Does Anyone in Washington Understand the Simpson-Bowles Plan?

| Tue Nov. 13, 2012 12:50 AM EST

Steve Benen draws my attention to Sen. Lindsey Graham's comments on Face the Nation yesterday regarding a "grand bargain" on deficit reduction:

"Say yes to Simpson-Bowles, Mr. President. I'm willing to say yes to Simpson-Bowles," Graham said. Graham said Washington needs more revenue, but that the revenue should come from closing tax loopholes and deductions for the rich, not from raising tax rates. "Mr. President, if you will say yes to Simpson-Bowles when it comes to revenue, so will I and so will most Republicans. We can get revenue without destroying jobs," Graham said.

Really? Most Republicans will agree to this? Can we talk?

First: Of the $2.1 trillion in discretionary spending cuts proposed by Simpson-Bowles, we've already enacted $1.5 trillion of them. That doesn't count any of the fiscal cliff/staircase stuff, either. It's all solid cuts. So if we "say yes" to Simpson-Bowles, it means we're saying yes to only a small amount of additional discretionary cuts. (There are also some Social Security and Medicare proposals in the plan, but for now I'm just focusing on the tax and discretionary spending stuff.)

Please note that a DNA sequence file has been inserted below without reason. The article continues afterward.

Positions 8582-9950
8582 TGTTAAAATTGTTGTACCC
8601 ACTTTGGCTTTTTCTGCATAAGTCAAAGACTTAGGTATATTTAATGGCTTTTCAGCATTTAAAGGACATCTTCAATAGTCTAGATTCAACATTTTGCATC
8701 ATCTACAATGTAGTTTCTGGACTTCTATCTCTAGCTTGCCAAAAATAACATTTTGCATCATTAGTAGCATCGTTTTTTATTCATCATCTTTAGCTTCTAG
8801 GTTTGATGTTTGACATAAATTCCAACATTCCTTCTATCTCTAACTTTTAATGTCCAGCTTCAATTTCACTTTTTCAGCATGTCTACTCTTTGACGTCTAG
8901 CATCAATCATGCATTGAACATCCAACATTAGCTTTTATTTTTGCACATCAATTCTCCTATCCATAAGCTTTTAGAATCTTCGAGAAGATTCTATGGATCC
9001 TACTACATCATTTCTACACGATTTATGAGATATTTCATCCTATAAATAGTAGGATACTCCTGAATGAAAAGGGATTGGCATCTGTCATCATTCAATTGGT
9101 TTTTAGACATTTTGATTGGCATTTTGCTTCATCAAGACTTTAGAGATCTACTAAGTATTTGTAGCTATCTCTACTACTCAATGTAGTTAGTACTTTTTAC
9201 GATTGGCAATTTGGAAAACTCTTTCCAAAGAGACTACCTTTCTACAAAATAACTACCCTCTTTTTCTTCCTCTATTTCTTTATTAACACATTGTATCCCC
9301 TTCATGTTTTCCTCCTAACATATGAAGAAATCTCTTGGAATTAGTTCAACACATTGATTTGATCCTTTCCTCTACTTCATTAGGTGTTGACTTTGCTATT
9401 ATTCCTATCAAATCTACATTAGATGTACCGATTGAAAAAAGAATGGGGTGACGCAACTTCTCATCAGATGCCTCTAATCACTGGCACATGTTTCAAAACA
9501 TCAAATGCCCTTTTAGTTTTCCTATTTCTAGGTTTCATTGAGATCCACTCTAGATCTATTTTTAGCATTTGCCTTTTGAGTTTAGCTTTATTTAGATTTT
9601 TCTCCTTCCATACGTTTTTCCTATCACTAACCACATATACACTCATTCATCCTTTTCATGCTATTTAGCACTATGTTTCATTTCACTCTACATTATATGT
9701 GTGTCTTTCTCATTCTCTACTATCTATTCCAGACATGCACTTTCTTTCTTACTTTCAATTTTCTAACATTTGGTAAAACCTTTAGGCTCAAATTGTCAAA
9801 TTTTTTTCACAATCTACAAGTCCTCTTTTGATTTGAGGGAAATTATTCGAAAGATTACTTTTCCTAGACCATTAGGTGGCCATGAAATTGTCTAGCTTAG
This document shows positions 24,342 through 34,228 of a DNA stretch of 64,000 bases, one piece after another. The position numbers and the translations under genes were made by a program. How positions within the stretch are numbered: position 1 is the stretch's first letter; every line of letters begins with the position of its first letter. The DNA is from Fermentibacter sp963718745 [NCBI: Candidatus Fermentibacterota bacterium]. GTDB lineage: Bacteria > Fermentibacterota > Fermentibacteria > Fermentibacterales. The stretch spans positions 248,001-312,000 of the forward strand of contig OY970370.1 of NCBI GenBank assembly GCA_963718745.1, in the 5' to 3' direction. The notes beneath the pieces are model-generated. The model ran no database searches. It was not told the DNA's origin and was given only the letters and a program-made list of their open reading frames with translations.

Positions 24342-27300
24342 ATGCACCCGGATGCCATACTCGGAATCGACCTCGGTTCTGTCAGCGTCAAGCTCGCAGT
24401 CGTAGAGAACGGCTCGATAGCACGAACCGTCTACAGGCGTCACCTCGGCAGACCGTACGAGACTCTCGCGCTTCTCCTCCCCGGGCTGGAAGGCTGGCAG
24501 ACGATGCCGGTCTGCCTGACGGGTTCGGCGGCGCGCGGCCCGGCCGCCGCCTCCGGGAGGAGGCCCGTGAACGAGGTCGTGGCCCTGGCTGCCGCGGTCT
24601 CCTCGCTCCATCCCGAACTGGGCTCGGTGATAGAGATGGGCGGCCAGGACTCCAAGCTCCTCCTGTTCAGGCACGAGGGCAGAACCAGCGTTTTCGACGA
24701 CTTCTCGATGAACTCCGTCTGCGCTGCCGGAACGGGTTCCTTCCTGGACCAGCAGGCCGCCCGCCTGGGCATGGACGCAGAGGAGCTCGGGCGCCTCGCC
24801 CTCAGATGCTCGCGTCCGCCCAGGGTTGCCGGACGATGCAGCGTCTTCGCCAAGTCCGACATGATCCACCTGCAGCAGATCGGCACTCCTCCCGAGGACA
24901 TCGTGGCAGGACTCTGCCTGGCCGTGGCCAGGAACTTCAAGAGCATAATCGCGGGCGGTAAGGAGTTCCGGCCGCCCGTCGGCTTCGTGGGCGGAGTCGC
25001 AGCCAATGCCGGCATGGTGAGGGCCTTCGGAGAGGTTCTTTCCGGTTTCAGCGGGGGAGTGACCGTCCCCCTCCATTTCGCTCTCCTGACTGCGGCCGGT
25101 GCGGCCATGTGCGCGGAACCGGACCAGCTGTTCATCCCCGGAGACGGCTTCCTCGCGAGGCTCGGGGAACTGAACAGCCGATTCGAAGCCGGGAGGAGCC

Second: Has Graham actually read the tax proposal in Simpson-Bowles? I've annotated it below for easy reference, but just to hit some of the highlights:

  • Itemized deductions go away completely, replaced by a tax credit capped at 12% of income.
  • The capital gains rate would increase from 15% to 28%.
  • On average, about a quarter of the value of your health benefits would be subject to tax. This would go up over time.
  • Tax-free municipal and state bonds would be eliminated.
  • "Nearly all other" tax expenditures would also be eliminated. This sounds easy when you put it like that, but every one of those tax expenditures has a constituency. Just because you've never heard of them doesn't mean no one cares about them

Does Graham really think Republicans would agree to this? It's true that ordinary income tax rates would go down under this proposal, but total taxes paid would go up significantly, especially at the high end. House Republicans refused to support this back when it was first proposed, and I can't think of any reason they'd support it now. Especially when this $2.6 trillion tax increase would be complemented by only modest additional discretionary spending cuts. What does Graham think he knows that I don't?